Monday, June 15, 2020

The Low Isles

[Kyle]Fortunately, we had a bit of mild weather leaving Cairns. We did the whole sail to the Low Isles in smooth seas using our backup spinnaker. We were moving fast enough that we arrived two hours earlier than we had originally anticipated.

Leaving Cairns in the rain (surprise?!)

When we pulled in, we were messaged by Justine on the only other sailing boat in the anchorage, 'Shima', a catamaran much bigger than us. She and her husband Glen are from Gove in the remote Northern Territory and had been at Low Isles basically since the pandemic lockdowns started. They even spent some of their time subbing for island caretakers who could not come in for their stint. Justine said they had not seen any non-local boats for ages and wanted to say hi before they finally left for a haulout at Cairns the next morning. {Maryanne: Amazingly Justine has been a 'friend' via Women Who Sail Australia for some time giving me heaps of useful advice to all my ozzy questions!}.

They came over in their dinghy and spoke to us from it, so as not to break any potential quarantine for us. Mostly, the conversation was about the Covid-19 regs for continuing northbound. They, being used to cruising in heavily populated crocodile areas, also had plenty of advice about that. This included, “Don't sit on your sugar-scoop transom”, which I was presently doing. The croc-free offshore islands were fine, but definitely don't do it in continental estuaries. I couldn't help but notice that they had a big, aluminum dinghy, much less chewy than our Portland Pudgy. They recommended the snorkeling here and even gave us a helpful list of all of the fishes individual names, since they had been here long enough to meet every one of them.

Maryanne usually likes to snorkel at low tide. For the briefest moment, I saw her thinking a sentence that started with, “If low tide is at 6:30...?”, but she wisely stopped herself before actually uttering it. I was determined after our whole Cairns marathon that I would NOT be getting up any earlier than an hour after sunrise, preferably more.

Lucky for her, low tide turned out to be at 11:30. We went in and had a look around. No crocs. Also, no anything else. The water was way too murky to see much at all. Now I can't remember, was murky good or bad? We did have a few adorable long-finned spadefish show up (like at Bait Reef).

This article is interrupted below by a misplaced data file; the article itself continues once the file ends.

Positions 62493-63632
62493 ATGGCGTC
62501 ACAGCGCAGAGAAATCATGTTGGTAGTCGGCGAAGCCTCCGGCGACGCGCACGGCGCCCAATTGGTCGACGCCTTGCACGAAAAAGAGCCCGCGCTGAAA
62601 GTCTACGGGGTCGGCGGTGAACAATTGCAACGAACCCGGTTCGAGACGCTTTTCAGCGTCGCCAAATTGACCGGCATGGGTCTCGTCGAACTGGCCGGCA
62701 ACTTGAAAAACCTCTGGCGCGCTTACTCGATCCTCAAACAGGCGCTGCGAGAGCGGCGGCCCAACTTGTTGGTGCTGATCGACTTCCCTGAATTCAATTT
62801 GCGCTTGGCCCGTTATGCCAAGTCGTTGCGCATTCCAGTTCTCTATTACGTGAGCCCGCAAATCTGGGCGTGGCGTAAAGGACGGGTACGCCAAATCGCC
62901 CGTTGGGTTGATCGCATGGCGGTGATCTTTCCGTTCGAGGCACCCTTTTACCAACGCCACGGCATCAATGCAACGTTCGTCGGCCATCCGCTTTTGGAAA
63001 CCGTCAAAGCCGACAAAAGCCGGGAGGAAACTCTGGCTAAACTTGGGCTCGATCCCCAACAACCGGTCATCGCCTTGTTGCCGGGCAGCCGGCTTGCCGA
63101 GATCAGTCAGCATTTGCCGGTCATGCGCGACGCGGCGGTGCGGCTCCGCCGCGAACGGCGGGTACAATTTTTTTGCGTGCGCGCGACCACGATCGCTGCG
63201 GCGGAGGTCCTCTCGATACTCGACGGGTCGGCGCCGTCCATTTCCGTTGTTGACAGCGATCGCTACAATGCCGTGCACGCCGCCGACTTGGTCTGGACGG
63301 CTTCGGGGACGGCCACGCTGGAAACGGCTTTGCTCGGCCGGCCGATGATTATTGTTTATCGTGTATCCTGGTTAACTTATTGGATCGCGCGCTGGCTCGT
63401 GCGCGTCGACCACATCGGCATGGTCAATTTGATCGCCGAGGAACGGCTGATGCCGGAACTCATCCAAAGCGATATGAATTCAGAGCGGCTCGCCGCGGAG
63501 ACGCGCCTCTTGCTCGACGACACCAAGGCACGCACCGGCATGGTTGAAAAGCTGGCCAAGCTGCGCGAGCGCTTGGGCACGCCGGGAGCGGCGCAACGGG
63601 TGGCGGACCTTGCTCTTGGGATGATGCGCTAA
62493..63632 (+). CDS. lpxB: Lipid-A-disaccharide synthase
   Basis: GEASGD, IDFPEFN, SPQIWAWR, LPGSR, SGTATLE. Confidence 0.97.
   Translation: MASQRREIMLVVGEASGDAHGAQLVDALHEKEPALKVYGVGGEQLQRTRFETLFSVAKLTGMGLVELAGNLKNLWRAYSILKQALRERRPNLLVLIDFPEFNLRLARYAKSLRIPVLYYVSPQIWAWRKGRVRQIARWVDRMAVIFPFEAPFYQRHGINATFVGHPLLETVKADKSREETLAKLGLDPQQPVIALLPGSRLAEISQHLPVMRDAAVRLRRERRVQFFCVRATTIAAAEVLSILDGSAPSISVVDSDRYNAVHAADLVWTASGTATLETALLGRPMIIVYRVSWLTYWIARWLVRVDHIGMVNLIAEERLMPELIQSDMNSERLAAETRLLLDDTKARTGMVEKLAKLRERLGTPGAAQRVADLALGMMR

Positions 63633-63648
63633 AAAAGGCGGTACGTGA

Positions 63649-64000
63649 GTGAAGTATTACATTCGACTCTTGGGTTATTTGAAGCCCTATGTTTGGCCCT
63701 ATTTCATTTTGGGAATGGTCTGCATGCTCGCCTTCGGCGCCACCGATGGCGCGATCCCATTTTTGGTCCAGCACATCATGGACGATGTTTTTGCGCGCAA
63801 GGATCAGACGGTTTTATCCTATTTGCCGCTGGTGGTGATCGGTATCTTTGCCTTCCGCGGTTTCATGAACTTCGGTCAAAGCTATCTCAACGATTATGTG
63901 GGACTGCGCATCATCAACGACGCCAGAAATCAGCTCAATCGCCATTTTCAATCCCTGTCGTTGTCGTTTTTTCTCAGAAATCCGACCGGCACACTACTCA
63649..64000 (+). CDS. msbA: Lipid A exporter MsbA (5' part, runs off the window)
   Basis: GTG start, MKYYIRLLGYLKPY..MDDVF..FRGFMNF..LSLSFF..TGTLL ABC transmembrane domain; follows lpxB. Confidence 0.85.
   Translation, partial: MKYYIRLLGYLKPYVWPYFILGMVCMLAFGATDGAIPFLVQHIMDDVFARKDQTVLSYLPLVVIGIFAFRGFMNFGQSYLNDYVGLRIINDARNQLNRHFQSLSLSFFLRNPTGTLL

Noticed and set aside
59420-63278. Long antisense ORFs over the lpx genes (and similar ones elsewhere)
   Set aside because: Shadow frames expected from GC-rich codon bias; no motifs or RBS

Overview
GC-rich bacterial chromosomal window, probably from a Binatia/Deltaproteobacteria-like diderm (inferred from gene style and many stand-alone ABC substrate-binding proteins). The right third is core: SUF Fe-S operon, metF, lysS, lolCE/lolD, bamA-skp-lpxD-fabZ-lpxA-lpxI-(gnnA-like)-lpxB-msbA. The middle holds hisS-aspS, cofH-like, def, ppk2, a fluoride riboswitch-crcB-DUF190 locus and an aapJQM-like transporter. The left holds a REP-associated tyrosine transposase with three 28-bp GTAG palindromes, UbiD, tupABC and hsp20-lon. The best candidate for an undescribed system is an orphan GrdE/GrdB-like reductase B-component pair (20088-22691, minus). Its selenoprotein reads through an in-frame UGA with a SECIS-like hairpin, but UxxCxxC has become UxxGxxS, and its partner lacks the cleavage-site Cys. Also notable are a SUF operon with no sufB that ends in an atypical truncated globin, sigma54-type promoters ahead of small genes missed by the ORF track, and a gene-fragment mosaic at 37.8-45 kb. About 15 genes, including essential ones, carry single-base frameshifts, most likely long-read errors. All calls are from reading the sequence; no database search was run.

We finally have stinger suits (aka 'smurf outfits')
and got to put them to the test
They are supposed to stop any jelly fish stings
(since some are deadly here, it seemed like a good idea!)

We headed toward the island and eventually found a few healthier than normal patches of coral and some schools of fish. We swam a long way and finally only returned when the cold water drove us home.

Snorkelling: we spotted a host of giant clams and a few other interesting spots

We are not supposed to be feeding the fish here, so we have been saving our food scraps in the cockpit to throw overboard when it's permitted when we are next underway. At some point, we were visited by a family of three Varied Honeyeaters, which seems to be the total population of them in the Low Isles. They found an apple core and spent ages turning it into sauce that they could lick up with their nectar-eating tongues. Anything the full-sized fledgling couldn't manage, the parents would grind up further and feed it to the youngster.

We were visited several times a day by the family of Varied Honeyeaters
They have such lovely chatter and vocalizations

They are beautiful, medium-sized birds with speckled yellow chests. The best thing about them is that they have wonderfully complex whistling songs that just sound like happiness itself. Since their calls are so distinctive, Maryanne and I were quickly able to keep track of their movements on the islands by listening for them. When they would get louder, we would know they were coming in for another snack (we eventually worked out that overripe bananas were their absolute favorite. That's good because it's part of their normal diet). They made sure to always pay for their food with a little harmonized serenade, perching on the lifelines for us like they were lining up on stage. Oh, we are going to miss them when we are gone.

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